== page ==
The sensible way to use Bourne shell 'here documents' in pipelines
I was recently considering a shell script where I might want to feed a Bourne shell 'here document' to a shell pipeline. This is certainly possible and years ago I wrote an entry on the rules for combining things with here documents, where I carefully wrote down how to do this and the general rule involved. This time around, I realized that I wanted to use a much simpler and more straightforward approach, one that is obviously correct and is going to be clear to everyone. Namely, putting the production of the here document in a subshell.
( cat <<EOF your here document goes here with as much as you want. EOF ) | sed | whatever
This is not as neat and nominally elegant as taking advantage of the full power of the Bourne shell's arcane rules, and it's probably not as efficient (in at least some sh implementations, you may get an extra process), but I've come around to feeling that that doesn't matter. This may be the brute force solution, but what matters is that I can look at this code and immediately follow it, and I'm going to be able to do that in six months or a year when I come back to the script.
(Here documents are already kind of confusing as it stands without adding extra strangeness.)
Of course you can put multiple things inside the
such as several here documents that you output only conditionally
(or chunks of always present static text mixed with text you have
to make more decisions about). If you want to process the entire
text you produce in some way, you might well generate it all inside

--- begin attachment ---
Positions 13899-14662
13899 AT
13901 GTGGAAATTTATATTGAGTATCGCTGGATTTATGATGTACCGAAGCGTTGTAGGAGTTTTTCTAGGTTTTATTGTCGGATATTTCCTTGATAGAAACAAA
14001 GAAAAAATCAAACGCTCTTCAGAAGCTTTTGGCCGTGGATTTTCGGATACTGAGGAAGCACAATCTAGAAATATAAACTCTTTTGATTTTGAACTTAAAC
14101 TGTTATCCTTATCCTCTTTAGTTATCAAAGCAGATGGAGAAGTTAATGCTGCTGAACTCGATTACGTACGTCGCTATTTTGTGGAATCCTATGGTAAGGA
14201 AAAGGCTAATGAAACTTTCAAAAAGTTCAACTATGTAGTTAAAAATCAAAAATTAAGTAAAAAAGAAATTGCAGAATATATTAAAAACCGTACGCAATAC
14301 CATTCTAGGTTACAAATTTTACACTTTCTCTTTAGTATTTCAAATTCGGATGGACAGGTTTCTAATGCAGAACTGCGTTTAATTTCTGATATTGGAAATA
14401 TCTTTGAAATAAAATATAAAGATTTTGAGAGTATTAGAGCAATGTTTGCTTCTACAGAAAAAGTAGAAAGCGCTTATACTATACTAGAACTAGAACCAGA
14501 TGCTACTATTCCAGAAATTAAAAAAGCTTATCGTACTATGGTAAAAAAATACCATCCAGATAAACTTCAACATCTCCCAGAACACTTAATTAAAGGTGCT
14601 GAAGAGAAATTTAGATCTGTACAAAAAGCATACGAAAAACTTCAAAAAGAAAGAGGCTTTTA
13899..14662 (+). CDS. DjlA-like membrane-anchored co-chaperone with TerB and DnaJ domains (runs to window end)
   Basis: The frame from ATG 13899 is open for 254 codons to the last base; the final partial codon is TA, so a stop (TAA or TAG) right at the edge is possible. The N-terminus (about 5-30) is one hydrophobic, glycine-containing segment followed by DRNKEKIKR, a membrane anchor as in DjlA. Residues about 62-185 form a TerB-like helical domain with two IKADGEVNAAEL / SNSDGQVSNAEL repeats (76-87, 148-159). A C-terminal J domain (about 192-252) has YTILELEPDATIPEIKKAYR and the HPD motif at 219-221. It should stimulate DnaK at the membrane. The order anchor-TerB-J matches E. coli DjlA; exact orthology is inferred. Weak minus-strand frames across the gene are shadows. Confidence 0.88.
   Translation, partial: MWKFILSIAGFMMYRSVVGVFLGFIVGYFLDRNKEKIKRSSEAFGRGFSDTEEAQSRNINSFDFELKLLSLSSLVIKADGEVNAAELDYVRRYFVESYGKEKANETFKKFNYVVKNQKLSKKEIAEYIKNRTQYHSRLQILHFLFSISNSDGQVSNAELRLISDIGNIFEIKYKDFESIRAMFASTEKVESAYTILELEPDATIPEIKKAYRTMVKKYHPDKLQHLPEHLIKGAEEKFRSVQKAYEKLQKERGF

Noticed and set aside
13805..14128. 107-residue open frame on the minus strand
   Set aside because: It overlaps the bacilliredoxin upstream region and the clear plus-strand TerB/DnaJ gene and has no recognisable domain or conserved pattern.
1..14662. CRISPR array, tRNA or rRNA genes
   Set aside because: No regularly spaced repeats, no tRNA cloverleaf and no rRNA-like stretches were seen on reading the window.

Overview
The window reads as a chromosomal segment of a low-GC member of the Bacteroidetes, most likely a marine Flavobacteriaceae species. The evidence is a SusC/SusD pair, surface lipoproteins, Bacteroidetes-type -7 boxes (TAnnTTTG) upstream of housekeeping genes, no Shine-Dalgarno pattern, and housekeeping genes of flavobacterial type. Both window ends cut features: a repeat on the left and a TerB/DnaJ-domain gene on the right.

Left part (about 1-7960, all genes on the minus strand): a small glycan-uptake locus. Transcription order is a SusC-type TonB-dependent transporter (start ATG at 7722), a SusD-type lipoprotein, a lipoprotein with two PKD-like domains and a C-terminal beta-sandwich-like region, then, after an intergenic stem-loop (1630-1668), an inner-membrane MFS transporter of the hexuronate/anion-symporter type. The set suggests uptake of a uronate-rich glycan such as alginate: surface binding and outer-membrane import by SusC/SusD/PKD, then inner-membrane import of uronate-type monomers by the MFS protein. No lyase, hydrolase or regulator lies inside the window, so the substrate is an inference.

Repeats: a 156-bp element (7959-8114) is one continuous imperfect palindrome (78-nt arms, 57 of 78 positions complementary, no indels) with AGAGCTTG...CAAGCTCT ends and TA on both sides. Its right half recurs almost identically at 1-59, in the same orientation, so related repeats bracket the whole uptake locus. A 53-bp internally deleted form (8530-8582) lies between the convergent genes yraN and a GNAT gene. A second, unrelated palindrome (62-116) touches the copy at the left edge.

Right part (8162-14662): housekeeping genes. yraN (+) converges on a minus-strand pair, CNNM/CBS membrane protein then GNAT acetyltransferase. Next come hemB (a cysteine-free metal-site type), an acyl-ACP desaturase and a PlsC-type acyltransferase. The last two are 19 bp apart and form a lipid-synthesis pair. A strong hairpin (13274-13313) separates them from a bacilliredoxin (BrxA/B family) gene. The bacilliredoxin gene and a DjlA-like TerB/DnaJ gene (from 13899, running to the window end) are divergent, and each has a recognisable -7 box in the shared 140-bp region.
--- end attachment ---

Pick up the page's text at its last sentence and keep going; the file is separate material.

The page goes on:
the subshell for convenience.
Perhaps you're wondering why you'd want to run a here document
through a pipe to something. The case that frequently comes up for
me is that I want to generate some text with variable substitution
but I also want the text to flow naturally with natural line lengths,
and the expansion will have variable length. Here, the natural way
out is to use
( cat <<EOF My message to $NAME goes here. It concerns $HOST, where $PROG died unexpectedly. EOF ) | fmt
fmt reflows the text regardless of how long the variables
expand out to. Depending on the text I'm generating, I may be fine
with reflowing all of it (which means that I can put all of the
text inside the subshell), or I may have some fixed formatting that
I don't want passed through
fmt (so I have to have a mix of
subshells and regular text).
Having written that out, I've just come to the obvious realization
that for simple cases I can just directly use
fmt with a here
fmt <<EOF My message to $NAME goes here. It concerns $HOST, where $PROG died unexpectedly. EOF
This doesn't work well if there's some paragraphs that I want to include only some of the time, though; then I should still be using a subshell.
(For whatever reason I apparently have a little blind spot about using here documents as direct input to programs, although there's no reason for it.)
Comments on this page:Written on 18 April 2018.